By the power of the Holy Spirit, Christ is present in the proclamation of God’s Word, in the Eucharistic assembly, in the person of the priest, but above all and in a wholly unique manner in the Eucharist. “This presence is called ‘real’—by which is not intended to exclude the other types of presence as if they could not be ‘real’ too, but because it is presence in the fullest sense: that is to say, it is a substantial presence by which Christ, God and man, makes himself wholly and entirely present” (CCC, no. 1374, citing Pope Paul VI, Mystery of Faith, no. 39).
Since the Middle Ages, the change of bread and wine into the Body and Blood of Christ has been called “transubstantiation.” This means that the substance of the bread and wine is changed into the substance of the Body and Blood of Christ. The appearances of bread and wine remain (color, shape, weight, chemical composition), but the underlying reality— that is, the substance—is now the Body and Blood of Christ.
The Real Presence of Jesus Christ endures in the consecrated elements even after the Mass is ended. Once Communion has been distributed, any remain- ing hosts are placed in the tabernacle. If any of the Precious Blood remains, it is reverently consumed. The hosts are reserved to provide Communion for
the sick, Viaticum (Communion for the dying), and to allow the faithful to worship Christ in the reserved Sacrament and to pray in his presence. As a sign of adoration, Latin Catholics genuflect to the Real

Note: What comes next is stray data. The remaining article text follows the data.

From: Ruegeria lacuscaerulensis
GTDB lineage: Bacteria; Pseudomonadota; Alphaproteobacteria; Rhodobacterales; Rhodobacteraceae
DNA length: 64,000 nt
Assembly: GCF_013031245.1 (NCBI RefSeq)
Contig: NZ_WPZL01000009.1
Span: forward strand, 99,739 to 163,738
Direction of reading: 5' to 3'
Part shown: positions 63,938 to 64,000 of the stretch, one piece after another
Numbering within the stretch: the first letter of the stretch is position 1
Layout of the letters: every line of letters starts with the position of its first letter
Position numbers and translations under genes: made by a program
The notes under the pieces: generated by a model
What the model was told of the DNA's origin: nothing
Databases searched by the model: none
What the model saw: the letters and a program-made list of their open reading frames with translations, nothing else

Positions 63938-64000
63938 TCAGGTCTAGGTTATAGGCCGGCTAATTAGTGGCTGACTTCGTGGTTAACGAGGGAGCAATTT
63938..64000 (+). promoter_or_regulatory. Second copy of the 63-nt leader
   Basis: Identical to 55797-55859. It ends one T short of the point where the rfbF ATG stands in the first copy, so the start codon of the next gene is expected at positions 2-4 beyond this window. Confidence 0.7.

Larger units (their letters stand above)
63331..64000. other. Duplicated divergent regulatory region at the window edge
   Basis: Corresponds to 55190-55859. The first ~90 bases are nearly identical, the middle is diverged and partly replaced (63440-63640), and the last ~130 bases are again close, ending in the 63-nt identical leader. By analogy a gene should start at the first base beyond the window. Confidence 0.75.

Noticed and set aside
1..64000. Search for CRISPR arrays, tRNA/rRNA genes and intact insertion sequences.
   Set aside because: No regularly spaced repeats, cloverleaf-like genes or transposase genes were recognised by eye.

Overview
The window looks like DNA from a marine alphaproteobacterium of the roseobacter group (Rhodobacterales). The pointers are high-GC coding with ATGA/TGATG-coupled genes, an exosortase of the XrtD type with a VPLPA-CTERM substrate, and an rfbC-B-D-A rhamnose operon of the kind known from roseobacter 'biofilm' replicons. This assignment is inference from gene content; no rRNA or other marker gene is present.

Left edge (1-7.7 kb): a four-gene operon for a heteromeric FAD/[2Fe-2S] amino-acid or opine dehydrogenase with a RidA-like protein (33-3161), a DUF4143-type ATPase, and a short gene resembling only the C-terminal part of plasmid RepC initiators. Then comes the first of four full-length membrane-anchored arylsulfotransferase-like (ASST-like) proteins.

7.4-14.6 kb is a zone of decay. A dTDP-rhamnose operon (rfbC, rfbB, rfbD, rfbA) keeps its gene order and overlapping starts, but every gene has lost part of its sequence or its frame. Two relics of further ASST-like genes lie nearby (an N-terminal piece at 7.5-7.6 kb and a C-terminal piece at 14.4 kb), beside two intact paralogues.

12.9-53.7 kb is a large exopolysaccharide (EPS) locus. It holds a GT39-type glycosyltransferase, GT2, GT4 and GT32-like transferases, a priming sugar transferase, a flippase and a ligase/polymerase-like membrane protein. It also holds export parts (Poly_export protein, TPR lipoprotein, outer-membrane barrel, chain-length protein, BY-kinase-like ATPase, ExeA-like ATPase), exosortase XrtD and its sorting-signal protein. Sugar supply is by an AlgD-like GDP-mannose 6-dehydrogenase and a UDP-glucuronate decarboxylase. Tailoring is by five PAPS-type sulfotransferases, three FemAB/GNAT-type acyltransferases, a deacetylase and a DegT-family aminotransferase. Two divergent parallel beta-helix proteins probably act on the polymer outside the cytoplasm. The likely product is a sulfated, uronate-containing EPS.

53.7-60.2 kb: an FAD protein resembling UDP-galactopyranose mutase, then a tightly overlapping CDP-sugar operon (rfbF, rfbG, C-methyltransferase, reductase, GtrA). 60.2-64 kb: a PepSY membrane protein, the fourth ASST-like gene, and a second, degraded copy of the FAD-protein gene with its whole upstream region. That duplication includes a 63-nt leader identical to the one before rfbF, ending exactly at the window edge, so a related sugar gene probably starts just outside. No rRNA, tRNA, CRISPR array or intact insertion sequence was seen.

Presence of Jesus Christ in the tabernacle or genuflect or kneel when the Blessed Sacrament is exposed for prayer. Eastern Catholics show their reverence by a profound bow rather than a genuflection: “It is for this reason the tabernacle should be located in an especially worthy place in the Church and should be constructed in such a way that it emphasizes and manifests the truth of the real presence of Christ in the Blessed Sacrament” (CCC, no. 1379).
With the passage of time, reverent reflection led the Church to enrich its Eucharistic devotion. Faith that Jesus is truly present in the Sacrament led believers to worship Christ dwelling with us permanently in the Sacrament. Wherever the Sacrament is, there is Christ, who is our Lord and our God. Such worship is expressed in many ways: in genuflection, in adoration of the Eucharist, and in the many forms of Eucharistic devotion that faith has nourished.
The Eucharistic Liturgy contains the entire treasure of the Church since it makes present the Paschal Mystery, the central event of salvation. Eucharistic adoration and devotion flow from and lead to the
Eucharistic Liturgy, the Mass.
This article is an excerpt from the United States Catholic Catechism for Adults, copyright © 2006, United States Conference of Catholic Bishops. All rights reserved. Copyright © 2016, United States Conference of Catholic Bishops, Washington DC. All rights reserved. Used with permission.